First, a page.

This is a story that I know very well. The Phoenix has always been my favourite superhero character, so I have been familiar with her life and death for a long time. When I saw this graphic novel, I knew that it would make a good addition to my collection.
Jean Grey had an awesome power from the moment of her birth, but she was never completely sure of it until her later years. Once she was able to harness her power and use it to save the X-Men and the man that she loved, she was given the greatest gift of all - being the power of the entity known as The Phoenix. The force become a replica of Jean in every way, including the emotional and human aspects of her own personality. It is the presence of this humanity that leads to the collapse into insanity, the destruction of a world and ultimately, the sacrifice of her life to save the universe. This force destroys itself as a result of Jean's emotions that were replicated, giving it no choice but to disallow the destruction of the universe at its hand.
But this collection does not follow the obtaining of the Phoenix power. Instead it follows the story of Jean's resurrection. The real Jean.
This collection is split into three titles: Avengers, Fantastic Four and X-Factor. Through the story lines of these different groups, the intertwined story of Jean's resurrection and rebirth is told. All groups connect with each other to discover the mystery of the life at the bottom of Jamaica Bay - a life that was thought to be extinguished many years prior in a brilliant fit of selflessness. The teams soon realize the truth of Jean and her immense power, as well as the realization that she was never really dead. This realization is also clouded by the understanding that this force that embodied her - the Phoenix force - is something that can never really die, as a result of its lack of a physical body. It is an entity stronger then the X-Men, the Avengers or the Fantastic Four. And this entity has found a home in the body, spirit and mind of Jean Grey. Although it does not erupt forth from her, or return to its home in her being, the presence of the Phoenix is something that is understood by all of the teams within this collection.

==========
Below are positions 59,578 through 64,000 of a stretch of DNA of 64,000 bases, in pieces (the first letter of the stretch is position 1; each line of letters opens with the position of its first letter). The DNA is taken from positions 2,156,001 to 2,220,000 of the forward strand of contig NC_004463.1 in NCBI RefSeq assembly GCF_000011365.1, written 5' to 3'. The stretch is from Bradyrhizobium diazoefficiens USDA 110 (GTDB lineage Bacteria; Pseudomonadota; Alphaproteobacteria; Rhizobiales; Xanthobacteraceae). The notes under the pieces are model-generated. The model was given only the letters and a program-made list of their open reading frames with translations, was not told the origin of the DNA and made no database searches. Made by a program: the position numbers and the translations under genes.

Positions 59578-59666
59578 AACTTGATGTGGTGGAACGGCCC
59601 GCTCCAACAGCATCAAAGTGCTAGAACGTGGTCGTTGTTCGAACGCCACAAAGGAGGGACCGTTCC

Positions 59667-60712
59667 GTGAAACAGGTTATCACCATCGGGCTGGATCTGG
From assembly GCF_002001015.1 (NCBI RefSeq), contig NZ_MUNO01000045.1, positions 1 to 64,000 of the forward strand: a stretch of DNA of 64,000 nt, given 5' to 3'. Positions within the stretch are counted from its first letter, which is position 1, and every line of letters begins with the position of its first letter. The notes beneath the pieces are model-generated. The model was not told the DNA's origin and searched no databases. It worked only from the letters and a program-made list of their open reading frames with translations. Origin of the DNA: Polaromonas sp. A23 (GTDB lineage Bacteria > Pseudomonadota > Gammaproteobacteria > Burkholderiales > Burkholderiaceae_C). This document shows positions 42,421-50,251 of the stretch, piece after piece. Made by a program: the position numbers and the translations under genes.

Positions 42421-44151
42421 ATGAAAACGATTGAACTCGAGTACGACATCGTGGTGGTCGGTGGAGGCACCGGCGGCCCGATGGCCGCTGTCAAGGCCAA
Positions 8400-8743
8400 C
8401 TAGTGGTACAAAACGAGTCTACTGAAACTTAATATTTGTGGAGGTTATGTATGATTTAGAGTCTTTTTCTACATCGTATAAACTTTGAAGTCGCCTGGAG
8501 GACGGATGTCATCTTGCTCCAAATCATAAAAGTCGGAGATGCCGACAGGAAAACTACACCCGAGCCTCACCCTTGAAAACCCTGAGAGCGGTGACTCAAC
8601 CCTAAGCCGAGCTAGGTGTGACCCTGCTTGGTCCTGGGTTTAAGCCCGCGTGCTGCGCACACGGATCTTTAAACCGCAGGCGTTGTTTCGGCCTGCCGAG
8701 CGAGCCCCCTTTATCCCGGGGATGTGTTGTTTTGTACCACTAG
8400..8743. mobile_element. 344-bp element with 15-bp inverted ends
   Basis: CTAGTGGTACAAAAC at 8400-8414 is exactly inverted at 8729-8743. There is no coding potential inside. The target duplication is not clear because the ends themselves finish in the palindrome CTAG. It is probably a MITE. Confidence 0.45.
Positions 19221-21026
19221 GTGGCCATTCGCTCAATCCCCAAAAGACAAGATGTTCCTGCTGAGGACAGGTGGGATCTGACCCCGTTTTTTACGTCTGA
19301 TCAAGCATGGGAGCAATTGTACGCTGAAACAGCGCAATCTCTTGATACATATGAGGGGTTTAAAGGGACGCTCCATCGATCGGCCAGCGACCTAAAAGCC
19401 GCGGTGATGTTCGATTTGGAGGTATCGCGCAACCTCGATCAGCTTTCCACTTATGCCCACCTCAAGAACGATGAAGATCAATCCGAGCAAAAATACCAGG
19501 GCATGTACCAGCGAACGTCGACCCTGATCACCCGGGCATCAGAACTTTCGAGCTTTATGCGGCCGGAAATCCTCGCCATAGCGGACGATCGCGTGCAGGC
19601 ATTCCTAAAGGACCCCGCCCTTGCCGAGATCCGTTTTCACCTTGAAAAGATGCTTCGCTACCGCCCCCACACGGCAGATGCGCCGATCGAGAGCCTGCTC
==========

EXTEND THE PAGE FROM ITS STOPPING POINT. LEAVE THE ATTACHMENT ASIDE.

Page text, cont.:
I think that the thing I loved most about this collection was the different perspectives of the story of Jean's resurrection. Her story moves seamlessly through three separate perspectives, and it is through this that the reader becomes aware of her awesome influence over the mutant world, and the universe as a whole. Her life is not relevant to just the X-Men, but instead she becomes important to more superhero teams in the world. Her power is emphasized in a story that is only meant to tell of her resurrection and the ensuing confusion she feels from the coma she nested in for many years. Instead, even in her weakest form, Jean is able to embody a power greater than any of the other mutants on Earth and beyond.
It wouldn't make sense for me to give this collection anything less than a 5/5. I love the Phoenix story, and there is no way that I can expect anything less than incredible from her. The artwork detailed and the dialogue is typical for graphic novels, making it an enjoyable and easy read. If this collection is found to be as brilliant for you as it is for me, I recommend tracking down the Dark Phoenix Saga. Both are powerful collections that tell the tale of the strongest Marvel character.